Refugees are finding it hard to land permanent jobs and get state support to settle in at a time when Brazil’s economy is expected to contract nearly 4% this year, for a second consecutive year.
Rio de Janeiro: When Hanan Dacka fled the civil war in Syria with her family to start a new life in Brazil, the idea that she might one day carry the Olympic torch was beyond the stretch of anyone’s imagination.
At first, she struggled to settle into school, not knowing how to speak Portuguese. Her family lived, and still lives, in a cramped one-bedroom apartment in São Paulo. Her brother works seven days a week in a shop.
Yet the 12-year-old girl ran with the Olympic flame in Brasilia in May, the first day of its journey through more than 300 towns and cities. The Summer Olympic Games begin on August 5 in Rio de Janeiro.
She was chosen by the Rio 2016 Organizing Committee after her name was put forward by the UN refugee agency in Brazil.
Her high-profile Olympics role put a spotlight on the lives of refugees who have settled in Brazil, which is deep in the throes of recession.
Brazil’s economy is expected to contract nearly 4% this year, for a second consecutive year. Economists’ forecasts suggest a downturn of a magnitude not seen since Brazil began keeping records in 1901.
Refugees like the Dacka family are finding it hard to land permanent jobs and get state support to settle in.
“The labour market conditions in general are terrible, especially for those who are looking for jobs now, especially for those who don’t have the skills,” Rudi Rocha, an economics professor at the Federal University of Rio de Janeiro, told the Thomson Reuters Foundation.
“For this reason, the situation for those who are arriving in Brazil, the immigrants, the refugees in particular, is complicated,” he said.
A wave of refugees who began arriving in Brazil a few years ago was met with a steadier economy and greater job prospects, he said.
Today’s refugees may find only informal, temporary positions in the services and retail sectors, he said.
Some 2,100 Syrian refugees live in Brazil, mostly in the country’s most populous city of São Paulo.
Hanan Dacka said when she arrived, her classmates did not know what it meant to be a refugee and she stumbled in her schoolwork.
“I could not follow the pace,” she told the Thomson Reuters Foundation. “It was a surprise for me to hear a different language here.”
Brazil, the region’s largest country, receives more Syrian refugees than any other country in Latin America.
Starting in 2013, Brazil issued special visas under simplified procedures to allow survivors of the war in Syria to travel to the country, where they can claim asylum.
Last year Brazil signed a deal with the EU to fast-track Syrian immigration to help some of the millions who have fled their homes in the deadly conflict, now in its sixth year.
The Dacka family arrived in Brazil just over a year ago, fleeing Syria for Jordan where they spent two-and-a-half years at a refugee camp, according to the UN refugee agency UNHCR which provided details of their lives.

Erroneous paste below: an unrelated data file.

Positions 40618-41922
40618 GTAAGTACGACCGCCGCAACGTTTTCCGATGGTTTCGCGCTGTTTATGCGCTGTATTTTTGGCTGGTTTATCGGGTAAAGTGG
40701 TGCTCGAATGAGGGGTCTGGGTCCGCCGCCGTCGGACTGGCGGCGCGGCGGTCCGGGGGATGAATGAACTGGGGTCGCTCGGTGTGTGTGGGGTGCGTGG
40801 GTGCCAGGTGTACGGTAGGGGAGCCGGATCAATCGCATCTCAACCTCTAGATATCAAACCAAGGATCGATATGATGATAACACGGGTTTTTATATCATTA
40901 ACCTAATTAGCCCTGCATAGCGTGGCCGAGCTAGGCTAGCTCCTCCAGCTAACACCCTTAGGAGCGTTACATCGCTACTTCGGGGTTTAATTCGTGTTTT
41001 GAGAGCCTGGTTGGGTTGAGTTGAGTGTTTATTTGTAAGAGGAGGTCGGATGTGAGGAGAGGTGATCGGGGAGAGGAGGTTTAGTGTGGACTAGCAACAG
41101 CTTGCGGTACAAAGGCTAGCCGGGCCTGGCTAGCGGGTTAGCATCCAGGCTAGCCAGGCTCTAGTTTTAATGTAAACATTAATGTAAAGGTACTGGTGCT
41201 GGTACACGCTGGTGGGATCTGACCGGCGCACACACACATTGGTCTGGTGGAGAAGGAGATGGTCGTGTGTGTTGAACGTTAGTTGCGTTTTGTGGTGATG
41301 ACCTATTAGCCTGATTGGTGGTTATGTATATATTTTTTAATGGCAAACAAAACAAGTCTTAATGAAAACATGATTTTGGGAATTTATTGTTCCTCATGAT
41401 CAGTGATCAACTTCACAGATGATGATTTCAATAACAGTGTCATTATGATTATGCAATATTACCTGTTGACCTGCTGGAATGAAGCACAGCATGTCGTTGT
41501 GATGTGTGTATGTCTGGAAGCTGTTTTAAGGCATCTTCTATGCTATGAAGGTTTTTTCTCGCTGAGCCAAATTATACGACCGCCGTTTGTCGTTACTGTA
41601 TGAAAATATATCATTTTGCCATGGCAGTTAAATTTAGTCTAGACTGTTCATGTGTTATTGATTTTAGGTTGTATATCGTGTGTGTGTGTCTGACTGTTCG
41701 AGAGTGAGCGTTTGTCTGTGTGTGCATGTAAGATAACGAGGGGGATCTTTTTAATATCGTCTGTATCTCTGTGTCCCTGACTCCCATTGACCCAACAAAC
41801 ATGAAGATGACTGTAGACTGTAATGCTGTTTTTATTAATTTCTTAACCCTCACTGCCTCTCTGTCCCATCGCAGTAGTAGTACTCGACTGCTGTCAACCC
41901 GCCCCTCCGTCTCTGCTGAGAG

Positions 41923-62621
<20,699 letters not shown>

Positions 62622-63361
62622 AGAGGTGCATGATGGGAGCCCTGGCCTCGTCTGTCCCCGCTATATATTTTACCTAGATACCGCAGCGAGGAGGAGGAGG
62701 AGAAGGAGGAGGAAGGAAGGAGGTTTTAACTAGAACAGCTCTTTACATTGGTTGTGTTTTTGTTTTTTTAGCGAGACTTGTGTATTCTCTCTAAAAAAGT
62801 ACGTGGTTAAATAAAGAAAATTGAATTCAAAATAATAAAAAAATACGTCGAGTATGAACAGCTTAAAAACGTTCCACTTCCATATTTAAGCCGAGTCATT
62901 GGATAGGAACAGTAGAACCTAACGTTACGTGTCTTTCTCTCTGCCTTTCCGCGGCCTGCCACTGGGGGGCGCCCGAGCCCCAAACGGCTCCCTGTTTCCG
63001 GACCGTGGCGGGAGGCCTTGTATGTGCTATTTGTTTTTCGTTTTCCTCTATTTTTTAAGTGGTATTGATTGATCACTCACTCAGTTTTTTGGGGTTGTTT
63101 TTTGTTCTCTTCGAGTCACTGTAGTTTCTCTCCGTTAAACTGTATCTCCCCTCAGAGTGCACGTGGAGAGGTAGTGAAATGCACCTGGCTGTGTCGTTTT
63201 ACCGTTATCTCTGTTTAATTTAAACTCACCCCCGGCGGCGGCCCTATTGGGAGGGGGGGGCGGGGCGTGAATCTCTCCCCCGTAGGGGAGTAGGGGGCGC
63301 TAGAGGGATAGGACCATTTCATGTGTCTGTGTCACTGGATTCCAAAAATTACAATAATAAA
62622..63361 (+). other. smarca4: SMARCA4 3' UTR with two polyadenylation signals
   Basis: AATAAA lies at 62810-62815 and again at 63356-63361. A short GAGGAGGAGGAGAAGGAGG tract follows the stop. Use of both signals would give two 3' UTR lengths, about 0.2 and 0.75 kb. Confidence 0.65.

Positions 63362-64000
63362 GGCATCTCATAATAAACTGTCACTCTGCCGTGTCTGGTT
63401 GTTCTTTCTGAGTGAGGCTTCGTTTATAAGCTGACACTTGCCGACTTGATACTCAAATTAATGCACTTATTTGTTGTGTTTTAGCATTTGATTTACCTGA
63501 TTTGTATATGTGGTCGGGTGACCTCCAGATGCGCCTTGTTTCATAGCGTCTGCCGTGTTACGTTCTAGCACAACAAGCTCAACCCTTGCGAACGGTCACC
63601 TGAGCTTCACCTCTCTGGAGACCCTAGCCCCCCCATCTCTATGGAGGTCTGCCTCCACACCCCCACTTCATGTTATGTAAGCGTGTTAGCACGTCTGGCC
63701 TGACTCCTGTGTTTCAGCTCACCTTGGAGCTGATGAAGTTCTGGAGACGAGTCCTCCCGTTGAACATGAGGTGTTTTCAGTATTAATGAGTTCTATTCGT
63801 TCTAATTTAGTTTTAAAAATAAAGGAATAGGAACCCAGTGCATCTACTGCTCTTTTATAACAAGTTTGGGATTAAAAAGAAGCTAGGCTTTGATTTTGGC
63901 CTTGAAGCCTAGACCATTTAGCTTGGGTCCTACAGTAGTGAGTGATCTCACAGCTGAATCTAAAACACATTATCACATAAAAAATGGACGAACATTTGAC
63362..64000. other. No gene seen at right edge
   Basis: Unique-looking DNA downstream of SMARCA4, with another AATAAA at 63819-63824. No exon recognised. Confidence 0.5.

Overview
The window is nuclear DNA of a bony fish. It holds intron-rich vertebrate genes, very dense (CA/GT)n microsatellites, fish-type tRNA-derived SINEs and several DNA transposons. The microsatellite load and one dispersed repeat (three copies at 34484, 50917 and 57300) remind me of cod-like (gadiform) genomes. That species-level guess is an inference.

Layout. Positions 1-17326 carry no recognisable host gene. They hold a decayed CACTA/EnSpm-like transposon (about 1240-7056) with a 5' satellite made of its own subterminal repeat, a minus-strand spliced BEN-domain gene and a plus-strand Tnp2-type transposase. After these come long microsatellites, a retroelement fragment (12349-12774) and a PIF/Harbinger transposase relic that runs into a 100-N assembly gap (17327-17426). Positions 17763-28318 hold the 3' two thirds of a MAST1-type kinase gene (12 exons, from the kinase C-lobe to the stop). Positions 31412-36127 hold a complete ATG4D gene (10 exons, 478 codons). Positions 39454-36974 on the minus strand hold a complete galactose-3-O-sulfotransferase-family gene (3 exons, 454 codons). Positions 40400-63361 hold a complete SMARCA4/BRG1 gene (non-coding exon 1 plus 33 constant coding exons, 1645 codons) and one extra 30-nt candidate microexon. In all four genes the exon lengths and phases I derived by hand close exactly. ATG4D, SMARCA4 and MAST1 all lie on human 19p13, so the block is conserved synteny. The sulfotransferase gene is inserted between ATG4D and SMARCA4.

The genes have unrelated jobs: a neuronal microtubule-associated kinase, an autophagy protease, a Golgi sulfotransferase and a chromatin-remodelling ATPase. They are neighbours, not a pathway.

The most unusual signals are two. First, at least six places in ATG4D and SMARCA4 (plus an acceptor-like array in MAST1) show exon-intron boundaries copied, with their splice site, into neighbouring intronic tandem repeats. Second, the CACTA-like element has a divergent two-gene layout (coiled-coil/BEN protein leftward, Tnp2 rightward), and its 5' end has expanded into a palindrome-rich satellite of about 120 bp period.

In Jordan, water was scarce and the weather, scorching hot by day and freezing at night, was harsh.
“I lived in a tent, with no bathroom, with my father, my mother, and my brother Mustafa,” the girl said. “We could not play outside the tent at the refugee camp.”
The family applied for visas through the Brazilian embassy in Amman.
Now they live with the girl’s uncle, aunt and four cousins in an apartment shared by 11 family members in all.
Hanan’s father, Khaled Dacka, worked at a currency exchange office in Syria and is a factory worker in São Paulo, making car parts. Her mother Yusla Dacka is a housewife.
“For any refugee, especially for those coming from the Middle East, they have a cultural shock,” Luiz Fernando Godinho, a spokesman for the UNHCR, told the Thomson Reuters Foundation.
Refugees in Brazil face falling wages as well as rising unemployment.
Average monthly wages in April dropped by more than 3% from a year earlier to an average of 1,962 reais ($604), according to the state-run Brazilian Institute of Geography and Statistics.
Joblessness rose to 10.9% in the first quarter of this year, compared with 7.9% an year earlier, the Institute said.
Water and healthcare
The outlook is sobering, with unemployment predicted to rise until at least 2018.
“For poor refugees, particularly if they don’t have any help from a migrant community that is already here, it is really tough,” said Oliver Stuenkel, assistant professor of International Relations at the São Paulo-based Getúlio Vargas Foundation.
Refugees can expect little in the way of healthcare, which many Brazilians only receive through private means, and services such as sewage and water, he said.
“Half of Brazilians don’t have a functioning sewage system; they don’t have proper running water. You can’t really say that the state should provide that to refugees without any money because then it would be providing better services to refugees than to its own population,” Stuenkel said.
Overall, the Brazilian state has “very little capacity” to help integrate new refugees, Stuenkel said.
However, a lack of anti-immigrant sentiment in Brazil does make it an attractive option, he said.
(Thomson Reuters Foundation)